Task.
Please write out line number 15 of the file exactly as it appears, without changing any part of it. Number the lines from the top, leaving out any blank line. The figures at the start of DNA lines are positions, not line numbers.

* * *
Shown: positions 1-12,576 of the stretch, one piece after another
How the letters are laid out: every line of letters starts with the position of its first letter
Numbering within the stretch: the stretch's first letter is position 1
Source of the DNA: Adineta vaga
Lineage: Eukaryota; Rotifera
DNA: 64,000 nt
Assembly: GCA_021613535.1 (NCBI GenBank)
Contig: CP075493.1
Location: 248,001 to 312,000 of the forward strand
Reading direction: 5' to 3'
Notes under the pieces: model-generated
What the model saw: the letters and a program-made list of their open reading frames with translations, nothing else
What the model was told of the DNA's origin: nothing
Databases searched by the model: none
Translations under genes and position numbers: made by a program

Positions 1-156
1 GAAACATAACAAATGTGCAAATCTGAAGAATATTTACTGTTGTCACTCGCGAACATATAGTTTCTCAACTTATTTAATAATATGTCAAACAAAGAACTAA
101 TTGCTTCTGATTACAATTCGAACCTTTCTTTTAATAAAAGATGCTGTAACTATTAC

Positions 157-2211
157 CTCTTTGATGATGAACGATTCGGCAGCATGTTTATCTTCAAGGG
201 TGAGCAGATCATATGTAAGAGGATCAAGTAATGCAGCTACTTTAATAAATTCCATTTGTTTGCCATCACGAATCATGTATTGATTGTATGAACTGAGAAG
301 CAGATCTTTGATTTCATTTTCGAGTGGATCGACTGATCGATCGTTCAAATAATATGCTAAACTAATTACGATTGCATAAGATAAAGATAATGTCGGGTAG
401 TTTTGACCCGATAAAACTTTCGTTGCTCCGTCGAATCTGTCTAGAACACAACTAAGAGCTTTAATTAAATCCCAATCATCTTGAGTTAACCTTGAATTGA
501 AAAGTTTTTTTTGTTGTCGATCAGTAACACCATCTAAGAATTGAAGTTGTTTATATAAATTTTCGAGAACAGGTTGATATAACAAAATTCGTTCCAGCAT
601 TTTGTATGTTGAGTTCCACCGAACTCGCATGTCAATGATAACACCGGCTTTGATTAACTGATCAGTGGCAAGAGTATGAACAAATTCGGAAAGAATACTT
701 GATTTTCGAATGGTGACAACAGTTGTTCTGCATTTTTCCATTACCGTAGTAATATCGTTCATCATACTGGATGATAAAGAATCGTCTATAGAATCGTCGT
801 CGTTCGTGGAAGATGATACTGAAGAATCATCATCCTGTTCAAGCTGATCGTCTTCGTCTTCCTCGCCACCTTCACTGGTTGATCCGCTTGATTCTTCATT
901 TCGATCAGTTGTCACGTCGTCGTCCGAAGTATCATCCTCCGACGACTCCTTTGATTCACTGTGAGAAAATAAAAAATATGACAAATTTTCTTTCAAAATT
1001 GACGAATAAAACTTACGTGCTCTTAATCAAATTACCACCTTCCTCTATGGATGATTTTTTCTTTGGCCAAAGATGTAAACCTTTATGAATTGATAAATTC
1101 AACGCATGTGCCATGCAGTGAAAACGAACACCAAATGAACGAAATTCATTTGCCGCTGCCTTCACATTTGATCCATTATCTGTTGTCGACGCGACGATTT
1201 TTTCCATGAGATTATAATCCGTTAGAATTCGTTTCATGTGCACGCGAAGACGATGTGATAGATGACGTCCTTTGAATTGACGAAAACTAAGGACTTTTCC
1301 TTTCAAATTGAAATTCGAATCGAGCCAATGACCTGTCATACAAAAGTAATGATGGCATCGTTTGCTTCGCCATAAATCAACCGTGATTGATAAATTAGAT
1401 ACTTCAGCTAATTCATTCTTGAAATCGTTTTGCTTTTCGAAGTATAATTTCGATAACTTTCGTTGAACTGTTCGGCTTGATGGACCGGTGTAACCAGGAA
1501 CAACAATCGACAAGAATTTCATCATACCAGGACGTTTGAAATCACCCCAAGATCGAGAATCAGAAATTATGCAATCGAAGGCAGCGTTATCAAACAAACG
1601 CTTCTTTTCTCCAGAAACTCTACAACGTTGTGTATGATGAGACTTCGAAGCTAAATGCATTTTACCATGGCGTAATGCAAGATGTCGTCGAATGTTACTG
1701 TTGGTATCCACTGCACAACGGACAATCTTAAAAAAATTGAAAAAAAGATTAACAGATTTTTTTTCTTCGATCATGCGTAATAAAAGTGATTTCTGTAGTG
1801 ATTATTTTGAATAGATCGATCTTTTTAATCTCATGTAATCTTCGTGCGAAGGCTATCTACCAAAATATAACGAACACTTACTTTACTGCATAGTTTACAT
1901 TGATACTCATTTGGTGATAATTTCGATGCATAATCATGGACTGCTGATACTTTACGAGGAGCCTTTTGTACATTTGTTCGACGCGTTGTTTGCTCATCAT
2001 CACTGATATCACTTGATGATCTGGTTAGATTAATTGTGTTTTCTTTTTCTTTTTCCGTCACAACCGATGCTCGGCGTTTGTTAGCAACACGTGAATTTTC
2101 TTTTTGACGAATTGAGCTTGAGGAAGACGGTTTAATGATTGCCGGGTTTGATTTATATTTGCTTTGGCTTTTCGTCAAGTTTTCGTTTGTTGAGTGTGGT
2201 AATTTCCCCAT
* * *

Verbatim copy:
Translations under genes and position numbers: made by a program